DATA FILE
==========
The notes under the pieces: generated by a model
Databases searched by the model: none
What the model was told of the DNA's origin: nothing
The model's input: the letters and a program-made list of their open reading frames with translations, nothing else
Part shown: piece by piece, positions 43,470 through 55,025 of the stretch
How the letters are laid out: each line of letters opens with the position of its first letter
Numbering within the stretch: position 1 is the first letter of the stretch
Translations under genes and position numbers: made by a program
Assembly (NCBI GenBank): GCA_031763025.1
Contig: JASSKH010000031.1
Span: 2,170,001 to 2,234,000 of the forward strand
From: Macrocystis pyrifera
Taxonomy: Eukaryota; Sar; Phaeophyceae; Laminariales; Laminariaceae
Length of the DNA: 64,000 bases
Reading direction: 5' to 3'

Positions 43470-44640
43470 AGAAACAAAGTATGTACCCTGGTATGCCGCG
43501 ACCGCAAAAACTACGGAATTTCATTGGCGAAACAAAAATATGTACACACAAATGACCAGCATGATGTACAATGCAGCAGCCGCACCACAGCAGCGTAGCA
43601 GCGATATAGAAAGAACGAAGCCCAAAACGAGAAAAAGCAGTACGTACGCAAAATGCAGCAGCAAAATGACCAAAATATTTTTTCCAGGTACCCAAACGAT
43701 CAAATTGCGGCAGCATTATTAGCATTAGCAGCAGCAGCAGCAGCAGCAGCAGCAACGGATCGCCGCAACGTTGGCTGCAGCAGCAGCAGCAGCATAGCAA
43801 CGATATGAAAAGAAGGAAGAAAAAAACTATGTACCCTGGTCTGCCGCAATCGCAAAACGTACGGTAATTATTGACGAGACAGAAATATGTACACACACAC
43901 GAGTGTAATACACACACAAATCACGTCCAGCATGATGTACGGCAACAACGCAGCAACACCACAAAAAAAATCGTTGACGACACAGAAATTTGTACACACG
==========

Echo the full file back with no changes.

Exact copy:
The notes under the pieces: generated by a model
Databases searched by the model: none
What the model was told of the DNA's origin: nothing
The model's input: the letters and a program-made list of their open reading frames with translations, nothing else
Part shown: piece by piece, positions 43,470 through 55,025 of the stretch
How the letters are laid out: each line of letters opens with the position of its first letter
Numbering within the stretch: position 1 is the first letter of the stretch
Translations under genes and position numbers: made by a program
Assembly (NCBI GenBank): GCA_031763025.1
Contig: JASSKH010000031.1
Span: 2,170,001 to 2,234,000 of the forward strand
From: Macrocystis pyrifera
Taxonomy: Eukaryota; Sar; Phaeophyceae; Laminariales; Laminariaceae
Length of the DNA: 64,000 bases
Reading direction: 5' to 3'

Positions 43470-44640
43470 AGAAACAAAGTATGTACCCTGGTATGCCGCG
43501 ACCGCAAAAACTACGGAATTTCATTGGCGAAACAAAAATATGTACACACAAATGACCAGCATGATGTACAATGCAGCAGCCGCACCACAGCAGCGTAGCA
43601 GCGATATAGAAAGAACGAAGCCCAAAACGAGAAAAAGCAGTACGTACGCAAAATGCAGCAGCAAAATGACCAAAATATTTTTTCCAGGTACCCAAACGAT
43701 CAAATTGCGGCAGCATTATTAGCATTAGCAGCAGCAGCAGCAGCAGCAGCAGCAACGGATCGCCGCAACGTTGGCTGCAGCAGCAGCAGCAGCATAGCAA
43801 CGATATGAAAAGAAGGAAGAAAAAAACTATGTACCCTGGTCTGCCGCAATCGCAAAACGTACGGTAATTATTGACGAGACAGAAATATGTACACACACAC
43901 GAGTGTAATACACACACAAATCACGTCCAGCATGATGTACGGCAACAACGCAGCAACACCACAAAAAAAATCGTTGACGACACAGAAATTTGTACACACG